Lord Love a Duck

Ship "St. John"

Ship “St. John”

There once were three brothers, from England did flee
Sailed on the St. John in good company.
Our line comes off George, ten progeny past,
Begetting the Chatfields of which I am cast.
They’re an interesting bunch, left their mark in the world
With a wide path to follow—a history unfurled.

Why bother to gather this family so long?
“What does it matter? They’re all dead and gone!”
To answer that question I gave it some thought…
“It matters to me,” and then I was caught.
Some tasks are for money—this one was for love—
And I often seemed guided by invisible glove.

This clan fills my dreams, drops me clues here and there;
I pay close attention, seek out others who care.
Dead ends we do reach: “Where oh where is this kin?
Relax. They’ll show up! They all want to be in!”
So off on the hunt, searching records and such
We piece it together with finishing touch.

We find bibles and wills and records of war,
We find letters and pictures and essays and lore.
Herein are the brothers, the sisters and aunts
The fathers and mothers—their stories and haunts.
They built railroads and ranches, grew potatoes and rice,
Left a heritage rich with their work and advice.

The trail heats with Isaac some hundred years back,
He—father of Grandpa, the black sheep of this pack.
Isaac lost his son Wirt, Dell’s death caused great sorrow,
Clark buried Louisa but soon married Miss Morrow.
Next we have Ida—with no trace—disappeared…
Found drowned in the river as her family had feared.

My favorite was Ora, a girl of sixteen—
Eloped with her cousin—caught betwixt and between.
Her beloved was Clara, ten springs older than she—
Made headlines in Denver with a tad too much glee.
Then along came Ray Sawyer—played the organ in Reno,
Wrote a book about gamblers, dice, blackjack and Keno.

His arrest hit the papers for dabbling in crime
Though we failed to find out if he ever did time.
“Lord love a duck!” cousin Aura did write
When I sent her the news of Miss Ora’s plight
Along with Ray’s photo and news clipping besmirched,
“Good gracious!” she piped, “what a scandalous search!”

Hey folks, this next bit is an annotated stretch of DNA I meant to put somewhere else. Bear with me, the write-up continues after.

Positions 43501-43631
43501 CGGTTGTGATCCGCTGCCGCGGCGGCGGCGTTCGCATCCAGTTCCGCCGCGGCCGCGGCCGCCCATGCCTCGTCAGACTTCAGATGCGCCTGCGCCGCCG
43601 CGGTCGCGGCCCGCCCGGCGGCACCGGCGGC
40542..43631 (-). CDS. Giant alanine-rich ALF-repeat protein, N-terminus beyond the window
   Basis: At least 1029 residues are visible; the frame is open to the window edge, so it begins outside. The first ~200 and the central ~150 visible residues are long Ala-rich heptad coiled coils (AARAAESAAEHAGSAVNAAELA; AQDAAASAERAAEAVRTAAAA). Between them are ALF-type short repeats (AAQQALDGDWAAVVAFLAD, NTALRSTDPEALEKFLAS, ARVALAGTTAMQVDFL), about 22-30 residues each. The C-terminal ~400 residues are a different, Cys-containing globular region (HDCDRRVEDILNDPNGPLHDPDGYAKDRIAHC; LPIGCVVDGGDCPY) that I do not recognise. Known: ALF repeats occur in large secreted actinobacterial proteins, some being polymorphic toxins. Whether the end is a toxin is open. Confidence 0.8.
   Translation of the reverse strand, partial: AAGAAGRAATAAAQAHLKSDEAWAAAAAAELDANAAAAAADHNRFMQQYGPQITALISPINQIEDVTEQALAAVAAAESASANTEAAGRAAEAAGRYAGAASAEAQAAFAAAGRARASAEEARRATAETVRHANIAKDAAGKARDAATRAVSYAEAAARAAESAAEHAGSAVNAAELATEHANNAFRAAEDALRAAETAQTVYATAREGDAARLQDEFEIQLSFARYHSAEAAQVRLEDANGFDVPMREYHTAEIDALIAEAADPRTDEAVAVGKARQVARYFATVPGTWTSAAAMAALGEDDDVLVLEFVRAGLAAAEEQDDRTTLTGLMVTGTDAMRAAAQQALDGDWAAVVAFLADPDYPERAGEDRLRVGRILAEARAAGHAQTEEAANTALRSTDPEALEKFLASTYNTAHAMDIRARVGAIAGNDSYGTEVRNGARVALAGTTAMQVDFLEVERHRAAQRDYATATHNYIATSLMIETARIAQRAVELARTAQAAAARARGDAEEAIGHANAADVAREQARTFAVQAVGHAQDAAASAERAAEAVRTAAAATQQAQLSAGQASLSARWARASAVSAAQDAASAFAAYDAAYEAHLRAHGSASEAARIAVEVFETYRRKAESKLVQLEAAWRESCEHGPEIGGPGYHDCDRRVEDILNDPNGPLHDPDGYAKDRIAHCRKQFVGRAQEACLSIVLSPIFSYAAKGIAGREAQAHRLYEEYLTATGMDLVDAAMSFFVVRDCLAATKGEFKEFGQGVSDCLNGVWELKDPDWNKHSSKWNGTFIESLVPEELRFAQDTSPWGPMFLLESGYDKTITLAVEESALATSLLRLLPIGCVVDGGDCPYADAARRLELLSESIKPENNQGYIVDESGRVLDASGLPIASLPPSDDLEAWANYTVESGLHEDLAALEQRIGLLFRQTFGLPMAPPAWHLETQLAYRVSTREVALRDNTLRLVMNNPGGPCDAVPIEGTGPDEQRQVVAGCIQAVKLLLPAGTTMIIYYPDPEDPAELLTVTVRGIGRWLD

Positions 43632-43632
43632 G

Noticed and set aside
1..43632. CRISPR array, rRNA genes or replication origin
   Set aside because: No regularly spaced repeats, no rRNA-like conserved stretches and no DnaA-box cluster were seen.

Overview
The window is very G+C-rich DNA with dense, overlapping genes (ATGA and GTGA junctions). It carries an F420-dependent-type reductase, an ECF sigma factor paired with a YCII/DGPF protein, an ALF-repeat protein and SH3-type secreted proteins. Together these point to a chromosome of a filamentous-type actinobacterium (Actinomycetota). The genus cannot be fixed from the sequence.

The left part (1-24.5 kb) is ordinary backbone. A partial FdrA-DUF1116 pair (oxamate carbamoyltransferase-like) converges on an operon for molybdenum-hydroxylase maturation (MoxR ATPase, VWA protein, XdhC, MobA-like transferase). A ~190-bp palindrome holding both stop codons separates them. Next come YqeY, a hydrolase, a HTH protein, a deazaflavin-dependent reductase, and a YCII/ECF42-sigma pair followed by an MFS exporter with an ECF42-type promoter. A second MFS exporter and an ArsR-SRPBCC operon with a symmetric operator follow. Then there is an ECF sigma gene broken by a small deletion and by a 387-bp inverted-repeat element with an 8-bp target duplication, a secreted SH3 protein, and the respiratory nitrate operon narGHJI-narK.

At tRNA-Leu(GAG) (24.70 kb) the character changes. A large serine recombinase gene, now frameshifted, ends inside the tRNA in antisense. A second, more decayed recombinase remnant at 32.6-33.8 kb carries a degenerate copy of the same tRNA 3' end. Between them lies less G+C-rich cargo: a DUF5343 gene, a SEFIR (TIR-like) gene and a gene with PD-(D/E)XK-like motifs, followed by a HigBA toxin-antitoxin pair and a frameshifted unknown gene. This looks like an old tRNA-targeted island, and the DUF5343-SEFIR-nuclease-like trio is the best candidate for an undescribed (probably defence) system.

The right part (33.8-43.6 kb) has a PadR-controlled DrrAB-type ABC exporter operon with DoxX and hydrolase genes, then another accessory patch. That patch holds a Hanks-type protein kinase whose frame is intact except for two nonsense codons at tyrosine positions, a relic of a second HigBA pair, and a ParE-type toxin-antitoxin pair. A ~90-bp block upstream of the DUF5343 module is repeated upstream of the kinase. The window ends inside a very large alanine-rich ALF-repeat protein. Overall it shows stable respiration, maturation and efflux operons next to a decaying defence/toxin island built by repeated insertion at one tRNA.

Chatfield Coat of Arms

Chatfield Coat of Arms

The spouses and children—I’ve taken a look
And determined they all should live on in this book.
For if not for their presence we wouldn’t be here
With the grant of their legacy to hold very dear.
Droopy eyelids, bad kidneys—yes, those we did get—
Along with not speaking to half of our set.

They all made a difference, these men and the wives
To better their country, their families and lives.
Their spirits survive in our hearts and our hands,
Gifts of courage, of music, of their love of the land.
Strong women, good men—these Chatfield’s can toast,
Tis an honor and privilege to be part of this host!

Catherine Frances (Clemens) Sevenau
Jan 2007

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Comments

  1. Juli Clark says:

    I also descend from this line, though do not possess your poetic talent. John (b.1754), Heil Buell, George Washington & Susannah, 4 children of John (b.1729) & Martha Ruth Buell. All migrated to GA. soon after the Rev. War. All four married and have descendants living today.

    • Hi Juli, I contacted a Chatfield cousin, a fellow researcher, and she sent me this:
      Your relationship to John, II ~~ 2nd cousins 7 times removed
      (meaning you are 2 generations removed from common ancestor and 7 generations apart)
      Heil’s Father: John Chatfield, II b: 05 Mar 1730 Killingworth, Middlesex, CT, d: 1786 Canada
      Heil’s Mother: Martha Ruth “Ruth” Buell b: 17 Oct 1732 Killingworth, Middlesex, CT, d: 1830, MI
      7 children (although the message only has 4 children)
      John, II (1730-1786) son of John Chatfield, I (1669-1753) & Abigail Arnell/Arnold (1701-?)
      John, I son of George Chatfield, II and Hester/Esther Hull
      George II son of immigrant George Chatfield, I and Isabel Nettleton (our ancestors)
      My notes about John Chatfield, II (1730-1783):
      John Chatfield, II, was b: in Killingworth, Middlesex, CT. He married Martha Ruth Buell in 1751.
      John served as Pvt. in the 8th Co., 6th CT Rgmt., under Capt. Samuel Gale and Col. Parsons;
      also marched in “The Lexington Alarm, 1776”.
      His descendants are eligible for membership in D.A.R.
      After the close of the Revolutionary War, he went on a whaling voyage. He was taken ill with cramp colic and by his request was put ashore on the Banks of Newfoundland where he very soon died. The Bible on which his head rested while dying was later in the possession of Mrs. Augusta Forman of Greenville, GA.
      (contributed by Cheryl Chatfield Thompson)

  2. FInd A Grave link to Levi Tomlinson Chatfield (1813 – 1848), my g-g-grandfather and father of Isaac and Clark. http://www.findagrave.com/cgi-bin/fg.cgi?page=gr&GRid=32478571

  3. A poet too? My heart be still. How you can turn the family genealogy into supurb poetry is truly genius. I thoroughly enjoy your elegant writing Catherine.

  4. Brock Arner says:

    Such a talent you are, you continue to amaze me.

  5. Catherine, I love the lilt of this piece. I feel the waves rise and fall, all part of the same sea. My friend Nan just wrote me saying thanks, that my writings remind her how important it is to tend to weaving the strands of our lives together. Now I thank you. In the big view, the scandals and the ordinary day all have their place in our wealth. xo Carole

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